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MSS. Brit. Emp. S. 18 / C132-79
Paris 5th November 1869
My dear Mr Chesson,
Many thanks for your last kind note to Mr Casalis. I know you would be [glad?] with it and that Lord Granville will appreciate to its value such a document, … by one who knows so well the question which … us so much. It is evident that Sir Philip having written his dispatch of 30th of April last must have felt in a awkward position and must have feared our coming to Europe. If he was in the right and had no doubts about his line of conduct in the Basuto question and the French missionary stations, he ought to have been calm and give reason instead of abuses, and your upon us [calomnies?]. I consider him as having …, in writing such a dispatch, as his and was to cause [question?] against me in the heart of Lord Granville who fortunately is not to be led, by such assertions, having to much greatness of soul and generosity to be influenced in his judgement of the case which has been led before him for his consideration.
I am not aware that he was so fierce against Mr C de Villier and the Rev [van de Wall?] when they went to England on behalf of the Free State. As regards to me and the members of my family I know he had some consideration, knowing us personally, and till I took the resolution to come to England. Sir Philip, in his dispatch of the 30th of April last says:
‘They are known beyond doubt to have been earnest partisans of the Basuto.’
One of the accusations of the Boers was that the sympathised with the Basutos. I never thought that he would even stronger in his expression of blame, than those who have … so much. If he knew that we were … in the bad sons of the word, he has done wrong to take our part till quite lately, but he knows better and he could have remembered that, we have spent the best years of our lives devoting ourselves to do good to the natives. On that respect, we could gather many testimony even in the Blue Book, and letters from … British Resident magistrate, even from Mr … We have taken the parts of the natives in what we though they were in the right, and never opposed what was wrong, in their doings. It would be easy for us to prove it.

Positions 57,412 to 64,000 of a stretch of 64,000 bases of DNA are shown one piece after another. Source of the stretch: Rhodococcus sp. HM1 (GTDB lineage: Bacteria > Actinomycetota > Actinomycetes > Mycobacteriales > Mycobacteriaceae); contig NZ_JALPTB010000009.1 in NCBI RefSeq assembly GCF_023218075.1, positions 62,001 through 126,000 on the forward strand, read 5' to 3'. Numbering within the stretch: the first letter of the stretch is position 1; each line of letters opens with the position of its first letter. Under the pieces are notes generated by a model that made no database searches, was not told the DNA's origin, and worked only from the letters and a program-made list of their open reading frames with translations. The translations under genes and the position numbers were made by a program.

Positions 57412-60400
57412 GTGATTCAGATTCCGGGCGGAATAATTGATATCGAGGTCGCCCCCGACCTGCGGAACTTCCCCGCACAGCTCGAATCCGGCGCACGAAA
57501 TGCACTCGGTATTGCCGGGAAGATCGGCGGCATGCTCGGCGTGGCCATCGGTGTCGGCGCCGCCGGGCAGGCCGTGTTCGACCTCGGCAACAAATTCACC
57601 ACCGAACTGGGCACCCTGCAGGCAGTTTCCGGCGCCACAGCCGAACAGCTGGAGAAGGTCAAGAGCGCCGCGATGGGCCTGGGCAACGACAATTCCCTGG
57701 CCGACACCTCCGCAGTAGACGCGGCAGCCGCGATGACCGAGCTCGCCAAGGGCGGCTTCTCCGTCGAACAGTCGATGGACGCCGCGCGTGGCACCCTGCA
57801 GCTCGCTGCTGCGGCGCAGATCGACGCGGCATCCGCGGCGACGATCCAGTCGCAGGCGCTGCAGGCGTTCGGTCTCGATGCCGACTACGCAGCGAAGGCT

The second charge is:
‘I am speaking on good authorities when I say that they could scarcely bring themselves to receive with ordinary civility Englishmen residing in the Free State, with whom they had been previously acquainted , even if they abstained from taking any part in the strife.’
This is so false and infamous that I can not conceive how a governor could write it. On the station during the war, we have received Englishmen who came often to our house. After our expulsion and during our stay in the Free State, Englishmen visited us even those who had been compelled to go to war. When we passed near Bloomfontain going to Natal, friends of us Englishmen visited us at our encampment, and had a farewell service for us. In Natal we saw very few but received them with politeness, except one who had been in the war and whom I suspect to have seen Sir Philip on his return to England and to have spoken against, whom he met us in Natal and spoke in such a rude and unbecoming maners, in our … to take some thing with us, that my wife and daughter were filled with indignation. In Maritzburg not withstanding his conduct he came to see us, and I received him but my wife would not see him as he had never made any apology. It is the only case that I can remember because many even Englishmen were ashamed to see us on account of causing us so much harm and sorrow, in burning our station, surrounding our house, searching it, etc etc. I know three that we had loaded with kindnesses, and were so wicked, that caused us to be massacred through their falsehood and instigations of the Boers against us.
‘It is generally believed that the manifesto with which Moshesh opened the war was composed entirely if not altogether by one of these young ladies.’
By reading this people would be motioned to believe that Moshesh had begun the war, but everyone knows that it is the Free State, and, manifesto was only an answer to the Proclamation of Mr Brand. This two document were compared in English in the …, the editor said that Moshesh proclamation was of a gentleman and the one of Brand was the production of a cannibal. My daughter did not make it but translated it as many other documents of the chiefs under me were …. What faults had the chief to justify …. A telegram has been sent to you, please do all you can to assist us. As to Mr Casalis
All the use you can. … to show it to Lord Granville to contrast the last paper sent by Sir Philips. It is necessary that Lord Granville should see it before it is to late.
Please if you see Mr Buchanon tell him to write. I have written four letters and he does not answer. Would he be perhaps unwell.
We are very anxious to know if the … or not.
Believe me, Mr chesson, yours very truly